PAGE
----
I’m looking forward to the resolution of this round of debt ceiling/debt reduction debates.

I understand the frustrations of people on the Right: both those who feel as though the spending cuts in the GOP House leadership plan don’t go far enough, and those who feel that conservatives are being unrealistic in expecting to achieve big changes in our government’s budget process during this debate, in particular given a Democratic-controlled Senate that has no interest in reducing spending (they haven’t bothered to even initiate a budget process since 2009) and a President who pays lip-service to debt reduction, but has offered no plan other than to pile on trillions more debt and raise taxes to make our bloated government (spending 24 percent of GDP) the new normal.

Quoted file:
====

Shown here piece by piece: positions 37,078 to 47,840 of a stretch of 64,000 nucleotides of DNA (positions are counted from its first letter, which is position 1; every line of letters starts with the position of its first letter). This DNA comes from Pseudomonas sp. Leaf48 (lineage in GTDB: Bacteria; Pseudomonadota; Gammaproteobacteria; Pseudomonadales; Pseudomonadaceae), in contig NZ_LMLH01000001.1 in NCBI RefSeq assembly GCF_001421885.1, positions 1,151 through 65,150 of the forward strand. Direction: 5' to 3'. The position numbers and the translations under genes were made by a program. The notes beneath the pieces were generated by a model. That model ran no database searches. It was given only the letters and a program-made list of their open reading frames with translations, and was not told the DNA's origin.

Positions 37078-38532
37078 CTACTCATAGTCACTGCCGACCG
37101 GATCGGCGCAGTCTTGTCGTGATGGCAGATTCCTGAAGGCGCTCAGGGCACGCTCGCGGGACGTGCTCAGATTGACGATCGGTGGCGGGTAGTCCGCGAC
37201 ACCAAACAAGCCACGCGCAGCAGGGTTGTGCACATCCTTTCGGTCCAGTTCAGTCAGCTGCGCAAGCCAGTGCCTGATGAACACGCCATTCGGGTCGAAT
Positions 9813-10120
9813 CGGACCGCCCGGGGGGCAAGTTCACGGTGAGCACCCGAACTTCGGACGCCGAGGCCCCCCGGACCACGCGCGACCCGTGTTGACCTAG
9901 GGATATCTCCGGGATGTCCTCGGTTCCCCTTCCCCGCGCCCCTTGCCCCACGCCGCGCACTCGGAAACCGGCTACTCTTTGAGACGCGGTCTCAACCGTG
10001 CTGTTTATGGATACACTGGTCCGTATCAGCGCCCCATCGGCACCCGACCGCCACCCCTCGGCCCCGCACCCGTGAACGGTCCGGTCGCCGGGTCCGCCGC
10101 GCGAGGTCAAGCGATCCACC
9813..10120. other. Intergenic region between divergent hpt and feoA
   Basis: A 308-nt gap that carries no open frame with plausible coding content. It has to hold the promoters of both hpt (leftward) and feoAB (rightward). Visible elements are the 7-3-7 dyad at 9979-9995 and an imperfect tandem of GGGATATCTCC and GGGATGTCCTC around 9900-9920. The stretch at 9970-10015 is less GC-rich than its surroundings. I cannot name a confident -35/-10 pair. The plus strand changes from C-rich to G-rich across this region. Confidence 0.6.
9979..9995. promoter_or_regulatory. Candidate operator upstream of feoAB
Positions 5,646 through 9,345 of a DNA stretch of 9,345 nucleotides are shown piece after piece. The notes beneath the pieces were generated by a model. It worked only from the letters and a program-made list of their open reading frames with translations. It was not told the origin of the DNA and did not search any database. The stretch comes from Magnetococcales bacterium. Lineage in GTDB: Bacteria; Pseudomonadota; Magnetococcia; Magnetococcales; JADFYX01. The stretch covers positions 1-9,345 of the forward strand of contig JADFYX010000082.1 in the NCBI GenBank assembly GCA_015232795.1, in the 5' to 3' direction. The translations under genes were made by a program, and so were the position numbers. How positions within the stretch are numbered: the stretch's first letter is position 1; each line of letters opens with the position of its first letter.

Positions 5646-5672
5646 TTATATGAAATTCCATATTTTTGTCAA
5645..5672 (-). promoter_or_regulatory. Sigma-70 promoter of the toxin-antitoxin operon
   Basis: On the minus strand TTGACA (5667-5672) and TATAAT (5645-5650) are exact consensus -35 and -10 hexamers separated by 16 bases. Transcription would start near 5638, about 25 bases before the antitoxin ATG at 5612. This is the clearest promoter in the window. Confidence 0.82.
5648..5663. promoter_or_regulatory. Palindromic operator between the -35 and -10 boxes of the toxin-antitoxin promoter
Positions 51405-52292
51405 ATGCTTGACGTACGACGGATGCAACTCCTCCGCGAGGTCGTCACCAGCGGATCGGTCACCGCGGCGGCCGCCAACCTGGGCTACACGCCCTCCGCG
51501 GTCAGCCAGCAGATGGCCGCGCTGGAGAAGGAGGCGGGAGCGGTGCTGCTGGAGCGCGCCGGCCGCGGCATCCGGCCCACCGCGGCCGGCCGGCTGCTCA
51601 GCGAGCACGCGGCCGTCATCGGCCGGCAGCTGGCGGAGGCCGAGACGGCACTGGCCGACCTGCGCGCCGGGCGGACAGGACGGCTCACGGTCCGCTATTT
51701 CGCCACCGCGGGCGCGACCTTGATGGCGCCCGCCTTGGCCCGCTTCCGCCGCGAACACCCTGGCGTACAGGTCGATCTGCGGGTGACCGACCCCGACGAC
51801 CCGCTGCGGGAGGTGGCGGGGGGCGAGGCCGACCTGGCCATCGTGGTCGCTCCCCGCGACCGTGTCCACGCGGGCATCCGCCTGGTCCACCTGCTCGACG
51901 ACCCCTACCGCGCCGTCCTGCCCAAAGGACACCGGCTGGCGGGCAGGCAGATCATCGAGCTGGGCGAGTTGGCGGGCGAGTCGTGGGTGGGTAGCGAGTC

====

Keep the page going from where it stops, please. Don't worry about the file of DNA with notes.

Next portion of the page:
At a minimum, conservatives who have pushed for more have succeeded in controlling this debate. Tax increases haven’t been seriously considered. The question has been how much to cut, not whether to cut.

It’s frustrating, however, that too many Republicans seem to think that it’s a victory to slow the growth of spending and want applause for cutting future increases, rather than recognizing that we need to truly reduce how much government spends. We need actual spending cuts in real dollars so that agencies are spending less this year-and a lot less-then they were last year, and then they should expect to have even less to spend the year after that.

As Michael Tanner writes in today’s National Review, Boehner’s plan is far from austerity.  Whether it’s the best that could be hoped for in the current political climate is another issue. But this isn’t enough in the long-term to put our country back on track toward balanced budgets and financial security.

This current debt ceiling debate may be coming to an end, but how to getting the federal government’s runaway spending under control will be one of the central political debates for years to come.